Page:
My jaw dropped when I read the latest edition of Healthcare Philanthropy, the publication of the Association of Healthcare Philanthropy(AHP). Under the heading of “The Climate of Integration” AHP says its recent gift-reporting standards recommend that charitable institutions show total productivity of fundraising efforts by recognizing revocable bequest commitments and life-income gifts at the current face value of the gift.AHP, along with its sister associations including the Partnership for Philanthropic Planning, the Association of Fundraising Professionals and the Council for Advancement “recognize a need for universal gift counting and fundraising productivity standards”. They also argue that this shift is more “donor-centric”, one that offers donor recognition based on the face-value dollar amount they are committing to.
At the risk of being seen as the mouse that roared, I find this new gift-reporting standard to be quite self-serving to AHP and its member organizations, and likely the sister associations as well. Over the past 10 years the cost to raise a dollar for AHP members has gone from roughly $0.25 to $0.33+ according to AHP’s benchmark studies. While there are many controllable and uncontrollable factors for this cost increase, the way to address this issue is not by changing the way you keep “score”. And you certainly do not change the way you keep score and claim it is for the benefit of donors.
Let’s take the example of a 60 year-old donor of a $100,000 charitable gift annuity. While the net present value (or charitable value) of this CGA may be around $60,000 the new AHP et. al. standard calls for counting it as $100,000. I can understand crediting the $100,000 toward a campaign goal, or even toward a legacy recognition opportunity valued at $100,000. That is inside baseball. But to call it a reflection of fundraising productivity is not factual or legitimate, nor should it be used as a basis for benchmarking an industry. A better reflection of fundraising productivity would be to have secured a $100,000 outright gift from the donor and counting the $100,000 gift or pledge.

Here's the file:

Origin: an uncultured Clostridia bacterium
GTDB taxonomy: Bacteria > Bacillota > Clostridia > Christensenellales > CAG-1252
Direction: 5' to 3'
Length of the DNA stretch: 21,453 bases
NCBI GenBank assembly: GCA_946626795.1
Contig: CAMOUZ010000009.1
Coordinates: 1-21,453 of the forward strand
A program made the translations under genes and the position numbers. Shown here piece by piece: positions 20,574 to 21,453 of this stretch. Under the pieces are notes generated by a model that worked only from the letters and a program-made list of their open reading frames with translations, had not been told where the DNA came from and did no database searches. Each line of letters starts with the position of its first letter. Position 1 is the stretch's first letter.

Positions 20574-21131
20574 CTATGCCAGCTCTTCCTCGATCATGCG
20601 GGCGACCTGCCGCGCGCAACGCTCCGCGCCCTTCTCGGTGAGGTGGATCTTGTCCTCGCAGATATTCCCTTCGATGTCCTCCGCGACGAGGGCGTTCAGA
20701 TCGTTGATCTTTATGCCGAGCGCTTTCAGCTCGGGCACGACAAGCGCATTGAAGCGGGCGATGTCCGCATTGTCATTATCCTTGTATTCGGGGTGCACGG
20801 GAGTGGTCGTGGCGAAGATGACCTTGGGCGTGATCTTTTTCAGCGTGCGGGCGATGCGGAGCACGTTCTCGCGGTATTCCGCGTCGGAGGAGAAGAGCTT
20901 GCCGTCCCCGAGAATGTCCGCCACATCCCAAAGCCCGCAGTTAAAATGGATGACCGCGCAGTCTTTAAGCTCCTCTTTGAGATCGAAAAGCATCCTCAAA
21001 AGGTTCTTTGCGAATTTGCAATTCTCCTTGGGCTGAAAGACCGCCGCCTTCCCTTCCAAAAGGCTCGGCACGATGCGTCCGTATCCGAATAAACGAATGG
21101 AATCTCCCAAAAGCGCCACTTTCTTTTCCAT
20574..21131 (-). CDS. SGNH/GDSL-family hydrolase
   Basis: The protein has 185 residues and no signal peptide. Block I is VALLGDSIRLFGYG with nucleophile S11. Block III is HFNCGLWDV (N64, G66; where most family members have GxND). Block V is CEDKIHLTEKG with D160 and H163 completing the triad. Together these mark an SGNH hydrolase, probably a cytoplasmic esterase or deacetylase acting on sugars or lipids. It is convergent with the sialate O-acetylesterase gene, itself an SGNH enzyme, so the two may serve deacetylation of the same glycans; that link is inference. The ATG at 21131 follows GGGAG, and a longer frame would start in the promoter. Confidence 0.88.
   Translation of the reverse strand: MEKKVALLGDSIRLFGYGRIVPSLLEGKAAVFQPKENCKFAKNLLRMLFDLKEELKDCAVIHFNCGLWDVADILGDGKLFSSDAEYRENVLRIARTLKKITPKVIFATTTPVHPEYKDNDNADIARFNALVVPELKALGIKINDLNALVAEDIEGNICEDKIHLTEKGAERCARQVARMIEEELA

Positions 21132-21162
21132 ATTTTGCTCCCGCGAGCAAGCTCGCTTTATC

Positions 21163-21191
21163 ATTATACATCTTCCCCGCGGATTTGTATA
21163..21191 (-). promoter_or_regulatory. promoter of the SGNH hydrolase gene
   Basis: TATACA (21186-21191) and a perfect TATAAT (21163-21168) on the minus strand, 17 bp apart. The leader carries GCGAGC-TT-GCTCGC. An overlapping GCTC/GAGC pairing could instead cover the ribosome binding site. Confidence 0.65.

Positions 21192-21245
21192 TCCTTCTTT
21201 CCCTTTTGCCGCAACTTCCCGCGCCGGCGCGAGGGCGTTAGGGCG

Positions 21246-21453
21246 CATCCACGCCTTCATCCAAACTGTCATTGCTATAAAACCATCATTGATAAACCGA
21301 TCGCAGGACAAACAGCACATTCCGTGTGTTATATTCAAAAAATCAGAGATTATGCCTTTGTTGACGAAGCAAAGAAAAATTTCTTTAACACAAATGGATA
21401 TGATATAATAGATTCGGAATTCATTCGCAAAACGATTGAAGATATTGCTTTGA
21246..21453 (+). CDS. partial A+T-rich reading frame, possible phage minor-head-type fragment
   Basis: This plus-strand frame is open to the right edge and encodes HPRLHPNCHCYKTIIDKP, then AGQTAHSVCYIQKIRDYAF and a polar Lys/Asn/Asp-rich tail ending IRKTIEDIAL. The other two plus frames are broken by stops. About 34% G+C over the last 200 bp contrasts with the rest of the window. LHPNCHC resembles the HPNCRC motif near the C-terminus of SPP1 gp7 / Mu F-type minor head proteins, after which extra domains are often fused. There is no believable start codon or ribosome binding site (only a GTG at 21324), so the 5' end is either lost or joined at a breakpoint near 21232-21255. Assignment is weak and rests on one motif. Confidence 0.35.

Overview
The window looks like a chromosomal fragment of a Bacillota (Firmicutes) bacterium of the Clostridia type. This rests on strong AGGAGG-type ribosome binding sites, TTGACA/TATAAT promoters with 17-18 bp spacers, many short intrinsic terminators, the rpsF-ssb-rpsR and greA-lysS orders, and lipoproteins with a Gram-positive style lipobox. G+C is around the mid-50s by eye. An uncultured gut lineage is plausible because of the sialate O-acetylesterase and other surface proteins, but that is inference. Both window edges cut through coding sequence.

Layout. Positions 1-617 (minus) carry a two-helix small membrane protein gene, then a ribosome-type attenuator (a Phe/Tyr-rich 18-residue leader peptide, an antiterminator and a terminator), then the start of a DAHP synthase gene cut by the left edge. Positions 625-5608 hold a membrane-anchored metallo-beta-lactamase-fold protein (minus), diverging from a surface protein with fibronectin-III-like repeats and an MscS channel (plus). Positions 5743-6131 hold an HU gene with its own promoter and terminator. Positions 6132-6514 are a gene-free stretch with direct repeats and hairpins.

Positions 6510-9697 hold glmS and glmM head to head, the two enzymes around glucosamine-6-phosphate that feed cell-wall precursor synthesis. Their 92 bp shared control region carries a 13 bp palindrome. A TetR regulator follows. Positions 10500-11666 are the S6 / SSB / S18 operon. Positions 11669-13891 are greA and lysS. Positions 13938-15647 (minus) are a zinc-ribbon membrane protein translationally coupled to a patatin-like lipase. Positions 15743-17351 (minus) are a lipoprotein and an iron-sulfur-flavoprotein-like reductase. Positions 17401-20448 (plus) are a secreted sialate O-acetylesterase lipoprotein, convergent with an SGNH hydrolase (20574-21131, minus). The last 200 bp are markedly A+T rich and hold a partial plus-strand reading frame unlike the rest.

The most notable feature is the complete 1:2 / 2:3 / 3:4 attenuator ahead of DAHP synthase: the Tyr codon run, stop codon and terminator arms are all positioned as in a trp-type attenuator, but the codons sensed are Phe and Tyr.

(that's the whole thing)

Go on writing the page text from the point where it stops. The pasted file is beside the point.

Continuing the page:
I can assure you the CFO of this organization does not see the CGA as a $100,000 asset on the balance sheet, nor would he/she with any other deferred, revocable gift. In fact, the CGA shows up as a long-term liability. I have found the shortest route to earning the distain of a CFO and CEO is for an advancement office to “count” money and report money that is not there.
If AHP et. al. want to find a universal unit(s) to measure fundraising productivity across organizational sectors, do not feel compelled to measure everything in dollars or through one bottom line figure. For consistent benchmark reporting, I suggest counting gift revenue like the CFO would count it. AND, you can also count the number of: will expectancy notifications; face value of deferred gifts written, planned gifts realized and average age of these planned giving donors.
You cannot measure this kind of productivity through a gross revenue figure.
1. Major gifts can sometimes be a negotiation.
2. Generally Accepted Accounting Principles (GAAP) are generally not negotiable.
3. You decisions about gift crediting should be ensconced in policy and pass the smell test.